apostelló: to send, send awayOriginal Word: ἀποστέλλωPart of Speech:
I send forth, send, send away, dismissDefinition:
I send forth, send (as a messenger, commission, etc.), send away, dismiss.
649 apostéllō (from 575 /apó, "away from" and 4724 /stéllō, "send") – properly, send away, i.e. commission; (passive) "sent on a defined mission by a superior."
As an intensification of 4724 /stéllō ("send"), 649 (apostéllō) focuses back to the source (the one sending), strongly connecting the sender to the one sent (His mission). This verb is used of closely connecting the Lord (the sender) to the believers He personally commissions – as with John the Baptist (Mk 11:2) and the twelve apostles (Mt 10:5; cf. also with His holy angels, Mk 13:27).
NAS Exhaustive ConcordanceWord Origin
to send, send awayNASB Translation
puts (1), send (17), send forth (3), sending (3), sends (1), sent (104), sent...away (1), set (1).
Thayer'sSTRONGS NT 649: ἀποστέλλωἀποστέλλω
; future ἀποστελῶ
; 1 aorist ἀπέστειλα
; perfect ἀπέσταλκα
(3 person plural ἀπέσταλκαν Acts 16:36 L T Tr WH
at the beginning); passive, present ἀποστέλλομαι
); perfect ἀπεστάλμαι
; 2 aorist ἀπεστάλην
; (from Sophocles
down); properly, to send off, send away
1. to order (one) to go to a place appointed;
a. either persons sent with commissions, or things intended for someone. So, very frequently, Jesus teaches that God sent him, as Matthew 10:40; Mark 9:37; Luke 10:16; John 5:36, etc. he, too, is said to have sent his apostles, i. e. to have appointed them: Mark 6:7; Matthew 10:16; Luke 22:35; John 20:21, etc. messengers are sent: Luke 7:3; Luke 9:52; Luke 10:1; servants, Mark 6:27; Mark 12:2; Matthew 21:36; Matthew 22:3; an embassy, Luke 14:32; Luke 19:14; angels, Mark 13:27; Matthew 24:31, etc. Things are said to be sent, which are ordered to be led away or conveyed to anyone, as Matthew 21:3; Mark 11:3; τό δρέπανον i. e. reapers, Mark 4:29 (others take ἀποστέλλω here of the putting forth of the sickle, i. e. of the act of reaping; cf. (Joel 3:18); Revelation 14:15 (under the word πέμπω, b.)); τόν λόγον, Acts 10:36; Acts 13:26 (L T Tr WH ἐξαπεστάλη); τήν ἐπαγγελίαν (equivalent to ἐπηγγελμενον, i. e. the promised Holy Spirit) ἐφ' ὑμᾶς, Luke 24:49 (T Tr WH ἐξαποστέλλω); τί διά χειρός τίνος, after the Hebrew בְּיַד, Acts 11:30.
b. The place of the sending is specified: ἀποστέλλειν εἰς τινα τόπον, Matthew 20:2; Luke 1:26; Acts 7:34; Acts 10:8; Acts 19:22; 2 Timothy 4:12; Revelation 5:6, etc. God sent Jesus εἰς τόν κόσμον: John 3:17; John 10:36; John 17:18; 1 John 4:9. εἰς (unto, i. e.) among: Matthew 15:24; Luke 11:49; Acts (Acts 22:21 WH marginal reading); ; (ἐν (by a pregnant or a Latin construction) cf. Winers Grammar, § 50, 4; Buttmann, 329 (283): Matthew 10:16; Luke 10:3; yet see 1 a. above); ὀπίσω τίνος, Luke 19:14; ἔμπροσθεν τίνος, John 3:28; and πρό προσώπου τίνος, after the Hebrew לִפְנֵי־, before (to precede) one: Matthew 11:10; Mark 1:2; Luke 7:27; Luke 10:1. πρός τινα, to one: Matthew 21:34, 37; Mark 12:2; Luke 7:3, 20; John 5:33; Acts 8:14; 2 Corinthians 12:17, etc. Whence, or by or from whom, one is sent: ὑπό τοῦ Θεοῦ, Luke 1:26 (T Tr WH ἀπό); παρά Θεοῦ, John 1:6 (Sir. 15:9); ἀπό with the genitive of person, from the house of anyone: Acts 10:17 (T WH Tr marginal reading ὑπό), 21 Rec.; ἐκ with the genitive of place: John 1:19.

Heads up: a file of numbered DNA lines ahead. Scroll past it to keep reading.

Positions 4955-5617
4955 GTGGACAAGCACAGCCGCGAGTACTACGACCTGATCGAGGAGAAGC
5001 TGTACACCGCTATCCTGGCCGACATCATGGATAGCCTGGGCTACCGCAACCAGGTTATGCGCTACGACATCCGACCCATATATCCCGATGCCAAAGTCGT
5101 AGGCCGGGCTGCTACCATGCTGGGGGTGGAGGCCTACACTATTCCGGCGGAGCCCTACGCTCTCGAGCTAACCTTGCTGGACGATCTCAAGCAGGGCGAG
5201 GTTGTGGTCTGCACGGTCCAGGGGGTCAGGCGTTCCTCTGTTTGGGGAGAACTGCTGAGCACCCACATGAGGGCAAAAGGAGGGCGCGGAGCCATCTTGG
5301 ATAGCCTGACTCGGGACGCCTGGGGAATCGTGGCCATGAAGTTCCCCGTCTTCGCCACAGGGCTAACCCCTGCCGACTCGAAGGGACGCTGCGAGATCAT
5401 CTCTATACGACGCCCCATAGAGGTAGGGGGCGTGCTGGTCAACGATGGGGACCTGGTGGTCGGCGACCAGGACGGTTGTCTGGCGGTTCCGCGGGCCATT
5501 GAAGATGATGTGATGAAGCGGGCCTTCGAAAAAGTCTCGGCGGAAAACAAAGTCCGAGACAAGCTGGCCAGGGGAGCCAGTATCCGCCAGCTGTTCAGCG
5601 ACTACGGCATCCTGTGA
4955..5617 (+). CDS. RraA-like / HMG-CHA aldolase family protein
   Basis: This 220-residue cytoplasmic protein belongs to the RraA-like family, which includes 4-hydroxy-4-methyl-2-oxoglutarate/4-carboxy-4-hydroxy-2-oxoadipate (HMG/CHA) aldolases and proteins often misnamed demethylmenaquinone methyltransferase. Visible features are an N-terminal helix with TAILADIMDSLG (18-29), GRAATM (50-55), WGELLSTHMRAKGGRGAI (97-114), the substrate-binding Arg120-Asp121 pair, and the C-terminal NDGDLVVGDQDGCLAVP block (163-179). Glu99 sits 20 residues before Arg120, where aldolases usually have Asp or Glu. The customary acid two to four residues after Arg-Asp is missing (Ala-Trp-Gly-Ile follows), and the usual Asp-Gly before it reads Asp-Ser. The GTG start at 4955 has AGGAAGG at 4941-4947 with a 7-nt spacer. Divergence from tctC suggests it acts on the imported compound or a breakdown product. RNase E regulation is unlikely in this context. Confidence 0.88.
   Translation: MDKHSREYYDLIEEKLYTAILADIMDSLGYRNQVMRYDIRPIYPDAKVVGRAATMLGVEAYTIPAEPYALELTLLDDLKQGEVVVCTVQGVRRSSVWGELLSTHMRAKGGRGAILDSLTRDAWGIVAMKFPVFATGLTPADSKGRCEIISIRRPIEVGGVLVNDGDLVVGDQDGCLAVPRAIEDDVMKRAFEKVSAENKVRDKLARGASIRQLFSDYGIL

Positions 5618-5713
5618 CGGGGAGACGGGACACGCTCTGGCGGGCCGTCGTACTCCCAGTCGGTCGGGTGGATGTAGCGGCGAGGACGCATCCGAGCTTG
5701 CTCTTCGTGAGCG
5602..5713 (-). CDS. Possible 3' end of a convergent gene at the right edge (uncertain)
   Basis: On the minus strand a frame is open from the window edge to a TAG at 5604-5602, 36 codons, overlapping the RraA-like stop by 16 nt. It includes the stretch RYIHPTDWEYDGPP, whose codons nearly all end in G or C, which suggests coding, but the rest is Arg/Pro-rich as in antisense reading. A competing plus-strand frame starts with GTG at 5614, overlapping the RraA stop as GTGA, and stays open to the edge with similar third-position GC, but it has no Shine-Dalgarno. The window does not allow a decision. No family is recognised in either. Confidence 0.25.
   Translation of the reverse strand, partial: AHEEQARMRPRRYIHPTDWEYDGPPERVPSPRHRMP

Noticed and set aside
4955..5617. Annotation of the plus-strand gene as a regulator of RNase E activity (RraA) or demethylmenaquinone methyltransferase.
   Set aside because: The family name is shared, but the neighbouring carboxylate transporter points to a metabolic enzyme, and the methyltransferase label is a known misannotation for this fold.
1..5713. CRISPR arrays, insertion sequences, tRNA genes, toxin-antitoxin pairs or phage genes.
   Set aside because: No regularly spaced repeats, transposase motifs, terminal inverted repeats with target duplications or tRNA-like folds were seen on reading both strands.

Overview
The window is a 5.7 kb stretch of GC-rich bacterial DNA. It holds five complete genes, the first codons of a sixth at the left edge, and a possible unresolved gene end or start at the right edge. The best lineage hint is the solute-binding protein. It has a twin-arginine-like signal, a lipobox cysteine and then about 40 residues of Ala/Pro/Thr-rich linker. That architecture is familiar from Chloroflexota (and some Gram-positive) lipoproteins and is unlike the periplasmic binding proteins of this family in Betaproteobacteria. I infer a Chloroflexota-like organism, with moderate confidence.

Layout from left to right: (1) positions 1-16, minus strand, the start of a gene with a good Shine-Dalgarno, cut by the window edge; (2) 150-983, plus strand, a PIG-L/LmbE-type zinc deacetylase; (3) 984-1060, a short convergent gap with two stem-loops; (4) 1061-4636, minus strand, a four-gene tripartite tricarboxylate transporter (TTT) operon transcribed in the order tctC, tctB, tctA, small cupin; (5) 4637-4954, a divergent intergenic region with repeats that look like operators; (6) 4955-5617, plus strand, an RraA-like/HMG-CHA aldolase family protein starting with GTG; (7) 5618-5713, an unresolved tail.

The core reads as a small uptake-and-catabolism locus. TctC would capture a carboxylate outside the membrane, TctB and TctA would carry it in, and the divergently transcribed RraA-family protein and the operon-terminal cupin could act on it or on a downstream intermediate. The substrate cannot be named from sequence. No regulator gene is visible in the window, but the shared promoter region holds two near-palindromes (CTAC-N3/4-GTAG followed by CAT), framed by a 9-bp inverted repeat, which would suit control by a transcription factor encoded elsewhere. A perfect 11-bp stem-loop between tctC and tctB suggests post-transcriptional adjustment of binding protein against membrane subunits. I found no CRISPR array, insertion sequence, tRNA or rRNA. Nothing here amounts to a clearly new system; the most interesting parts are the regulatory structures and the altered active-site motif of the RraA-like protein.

c. The object of the mission is indicated by an infinitive following: Mark 3:14; Matthew 22:3; Luke 1:19; Luke 4:18 (Isaiah 61:1 (on the perfect cf. Winers Grammar, 272 (255); Buttmann, 197 (171))); Luke 9:2; John 4:38; 1 Corinthians 1:17; Revelation 22:6. (followed by εἰς for: εἰς διακονίαν, Hebrews 1:14. followed by ἵνα: Mark 12:2, 13; Luke 20:10, 20; John 1:19; John 3:17; John 7:32; 1 John 4:9. (followed by ὅπως: Acts 9:17.) followed by an accusative with infinitive: Acts 5:21. followed by τινα with a predicate accusative: Acts 3:26 (εὐλογοῦντα ὑμᾶς to confer God's blessing on you (cf. Buttmann, 203ff (176ff)); Acts 7:35 (ἄρχοντα, to be a ruler); 1 John 4:10.
d. ἀποστέλλειν by itself, without an accusative (cf. Winers Grammar, 594 (552); Buttmann, 146 (128)): as ἀποστέλλειν πρός τινα, John 5:33; with the addition of the participle λέγων, λέγουσα, λέγοντες, to say through a messenger: Matthew 27:19; Mark 3:31 (here φωνοῦντες αὐτόν R G, καλοῦντες αὐτόν L T Tr WH); John 11:3; Acts 13:15; (Acts 21:25 περί τῶν πεπιστευκότων ἐθνῶν ἡμεῖς ἀπεστείλαμεν (L Tr text WH text) κρίναντες etc. we sent word, giving judgment, etc.). When one accomplished anything through a messenger, it is expressed thus: ἀποστείλας or πέμψας he did so and so; as, ἀποστείλας ἀνεῖλε, Matthew 2:16; Mark 6:17; Acts 7:14; Revelation 1:1; (so also the Greeks, as Xenophon, Cyril 3, 1, 6 πέμψας ἠρώτα, Plutarch, de liber. educ. c. 14 πέμψας ἀνεῖλε τόν θεοκριτον; and the Sept. 2 Kings 6:13 ἀποστείλας λήψομαι αὐτόν).
2. to send away, i. e. to dismiss;
a. to allow one to depart: τινα ἐν ἀφέσει, that he may be in a state of liberty, Luke 4:18 (19), (Isaiah 58:6).
b. to order one to depart, send off: Mark 8:26; τινα κενόν, Mark 12:3.
c. to drive away: Mark 5:10. (Compare: ἐξαποστέλλω, συναποστέλλω. Synonym: see πέμπω, at the end)
send forth, set at liberty.
From apo and stello; set apart, i.e. (by implication) to send out (properly, on a mission) literally or figuratively -- put in, send (away, forth, out), set (at liberty).
see GREEK apo
see GREEK stello